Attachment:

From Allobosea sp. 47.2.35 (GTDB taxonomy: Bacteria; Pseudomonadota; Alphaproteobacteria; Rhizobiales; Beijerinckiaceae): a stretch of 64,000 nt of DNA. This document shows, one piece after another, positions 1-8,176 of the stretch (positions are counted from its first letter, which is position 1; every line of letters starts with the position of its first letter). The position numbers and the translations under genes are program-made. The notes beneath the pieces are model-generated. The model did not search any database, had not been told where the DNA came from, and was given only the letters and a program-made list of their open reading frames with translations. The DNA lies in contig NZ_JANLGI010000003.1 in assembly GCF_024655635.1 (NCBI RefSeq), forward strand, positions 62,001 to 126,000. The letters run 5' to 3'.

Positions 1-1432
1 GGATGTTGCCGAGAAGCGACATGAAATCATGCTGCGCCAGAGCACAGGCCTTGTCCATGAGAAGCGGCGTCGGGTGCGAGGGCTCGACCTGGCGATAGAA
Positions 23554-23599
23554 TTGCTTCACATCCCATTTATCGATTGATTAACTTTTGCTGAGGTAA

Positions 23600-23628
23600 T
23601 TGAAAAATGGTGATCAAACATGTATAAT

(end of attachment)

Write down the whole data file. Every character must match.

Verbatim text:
From Allobosea sp. 47.2.35 (GTDB taxonomy: Bacteria; Pseudomonadota; Alphaproteobacteria; Rhizobiales; Beijerinckiaceae): a stretch of 64,000 nt of DNA. This document shows, one piece after another, positions 1-8,176 of the stretch (positions are counted from its first letter, which is position 1; every line of letters starts with the position of its first letter). The position numbers and the translations under genes are program-made. The notes beneath the pieces are model-generated. The model did not search any database, had not been told where the DNA came from, and was given only the letters and a program-made list of their open reading frames with translations. The DNA lies in contig NZ_JANLGI010000003.1 in assembly GCF_024655635.1 (NCBI RefSeq), forward strand, positions 62,001 to 126,000. The letters run 5' to 3'.

Positions 1-1432
1 GGATGTTGCCGAGAAGCGACATGAAATCATGCTGCGCCAGAGCACAGGCCTTGTCCATGAGAAGCGGCGTCGGGTGCGAGGGCTCGACCTGGCGATAGAA
Positions 23554-23599
23554 TTGCTTCACATCCCATTTATCGATTGATTAACTTTTGCTGAGGTAA

Positions 23600-23628
23600 T
23601 TGAAAAATGGTGATCAAACATGTATAAT